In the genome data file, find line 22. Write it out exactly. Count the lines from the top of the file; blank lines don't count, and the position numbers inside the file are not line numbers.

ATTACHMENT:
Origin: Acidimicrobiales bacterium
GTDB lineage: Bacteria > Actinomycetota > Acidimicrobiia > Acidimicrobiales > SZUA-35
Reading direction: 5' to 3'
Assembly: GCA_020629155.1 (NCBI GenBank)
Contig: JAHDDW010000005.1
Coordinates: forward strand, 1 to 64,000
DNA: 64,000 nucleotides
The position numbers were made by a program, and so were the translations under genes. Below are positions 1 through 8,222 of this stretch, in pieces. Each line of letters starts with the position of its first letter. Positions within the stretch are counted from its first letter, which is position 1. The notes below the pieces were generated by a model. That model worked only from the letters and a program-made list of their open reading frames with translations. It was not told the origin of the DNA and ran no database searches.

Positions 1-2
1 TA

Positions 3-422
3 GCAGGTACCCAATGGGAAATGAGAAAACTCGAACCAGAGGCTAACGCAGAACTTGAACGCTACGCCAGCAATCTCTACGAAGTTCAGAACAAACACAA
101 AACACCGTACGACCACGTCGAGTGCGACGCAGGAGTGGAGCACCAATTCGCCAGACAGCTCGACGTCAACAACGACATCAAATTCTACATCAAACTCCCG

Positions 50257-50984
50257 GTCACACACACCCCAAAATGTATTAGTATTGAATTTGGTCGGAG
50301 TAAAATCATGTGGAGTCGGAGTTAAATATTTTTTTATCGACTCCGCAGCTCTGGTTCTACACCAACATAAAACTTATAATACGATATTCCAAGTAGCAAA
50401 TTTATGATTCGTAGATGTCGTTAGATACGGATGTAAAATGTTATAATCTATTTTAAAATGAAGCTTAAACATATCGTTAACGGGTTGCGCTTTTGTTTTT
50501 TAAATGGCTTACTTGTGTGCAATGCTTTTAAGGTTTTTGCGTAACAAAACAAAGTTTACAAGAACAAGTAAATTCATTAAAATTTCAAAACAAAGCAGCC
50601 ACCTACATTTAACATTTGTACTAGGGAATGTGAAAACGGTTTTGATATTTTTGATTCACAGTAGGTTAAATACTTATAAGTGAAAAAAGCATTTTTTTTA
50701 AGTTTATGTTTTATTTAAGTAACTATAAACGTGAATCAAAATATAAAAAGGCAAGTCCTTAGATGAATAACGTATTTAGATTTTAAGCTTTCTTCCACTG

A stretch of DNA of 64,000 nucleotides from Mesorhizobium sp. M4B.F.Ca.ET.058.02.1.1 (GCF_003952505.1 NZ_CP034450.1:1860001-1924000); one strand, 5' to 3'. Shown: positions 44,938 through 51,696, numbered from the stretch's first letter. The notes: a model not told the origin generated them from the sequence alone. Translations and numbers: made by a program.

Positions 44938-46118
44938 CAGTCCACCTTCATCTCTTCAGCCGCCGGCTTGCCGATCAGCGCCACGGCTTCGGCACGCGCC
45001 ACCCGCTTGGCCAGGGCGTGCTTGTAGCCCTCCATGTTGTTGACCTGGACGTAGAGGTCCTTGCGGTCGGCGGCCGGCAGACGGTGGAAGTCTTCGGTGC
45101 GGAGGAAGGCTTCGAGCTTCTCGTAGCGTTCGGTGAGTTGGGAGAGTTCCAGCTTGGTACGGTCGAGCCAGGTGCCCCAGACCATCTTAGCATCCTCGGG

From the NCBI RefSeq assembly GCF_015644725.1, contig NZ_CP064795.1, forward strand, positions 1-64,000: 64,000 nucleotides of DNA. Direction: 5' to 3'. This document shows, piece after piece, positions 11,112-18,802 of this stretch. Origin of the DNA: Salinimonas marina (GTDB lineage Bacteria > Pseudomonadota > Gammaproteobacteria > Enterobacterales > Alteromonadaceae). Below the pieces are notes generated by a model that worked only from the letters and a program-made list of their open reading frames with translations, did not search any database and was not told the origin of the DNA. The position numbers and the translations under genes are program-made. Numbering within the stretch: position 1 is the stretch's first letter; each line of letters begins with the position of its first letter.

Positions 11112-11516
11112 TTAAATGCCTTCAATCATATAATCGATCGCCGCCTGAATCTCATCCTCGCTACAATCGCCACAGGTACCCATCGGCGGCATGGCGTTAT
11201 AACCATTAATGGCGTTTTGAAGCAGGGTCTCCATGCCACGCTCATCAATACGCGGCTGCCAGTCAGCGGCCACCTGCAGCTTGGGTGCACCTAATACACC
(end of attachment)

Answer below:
Positions 44938-46118